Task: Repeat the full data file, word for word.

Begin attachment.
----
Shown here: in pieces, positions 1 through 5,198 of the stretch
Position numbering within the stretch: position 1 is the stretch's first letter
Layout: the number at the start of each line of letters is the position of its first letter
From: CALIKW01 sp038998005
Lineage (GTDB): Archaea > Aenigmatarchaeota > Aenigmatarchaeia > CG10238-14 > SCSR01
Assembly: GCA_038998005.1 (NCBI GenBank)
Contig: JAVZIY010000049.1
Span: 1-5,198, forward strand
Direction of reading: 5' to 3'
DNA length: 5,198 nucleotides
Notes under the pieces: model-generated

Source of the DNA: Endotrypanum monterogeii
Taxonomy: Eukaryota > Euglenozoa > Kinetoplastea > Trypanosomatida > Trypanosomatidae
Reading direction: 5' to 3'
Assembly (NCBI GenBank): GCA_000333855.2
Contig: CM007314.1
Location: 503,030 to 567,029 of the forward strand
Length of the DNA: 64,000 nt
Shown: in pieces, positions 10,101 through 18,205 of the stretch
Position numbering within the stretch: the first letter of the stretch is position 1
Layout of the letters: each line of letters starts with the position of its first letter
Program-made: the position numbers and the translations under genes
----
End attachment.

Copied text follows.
Shown here: in pieces, positions 1 through 5,198 of the stretch
Position numbering within the stretch: position 1 is the stretch's first letter
Layout: the number at the start of each line of letters is the position of its first letter
From: CALIKW01 sp038998005
Lineage (GTDB): Archaea > Aenigmatarchaeota > Aenigmatarchaeia > CG10238-14 > SCSR01
Assembly: GCA_038998005.1 (NCBI GenBank)
Contig: JAVZIY010000049.1
Span: 1-5,198, forward strand
Direction of reading: 5' to 3'
DNA length: 5,198 nucleotides
Notes under the pieces: model-generated

Source of the DNA: Endotrypanum monterogeii
Taxonomy: Eukaryota > Euglenozoa > Kinetoplastea > Trypanosomatida > Trypanosomatidae
Reading direction: 5' to 3'
Assembly (NCBI GenBank): GCA_000333855.2
Contig: CM007314.1
Location: 503,030 to 567,029 of the forward strand
Length of the DNA: 64,000 nt
Shown: in pieces, positions 10,101 through 18,205 of the stretch
Position numbering within the stretch: the first letter of the stretch is position 1
Layout of the letters: each line of letters starts with the position of its first letter
Program-made: the position numbers and the translations under genes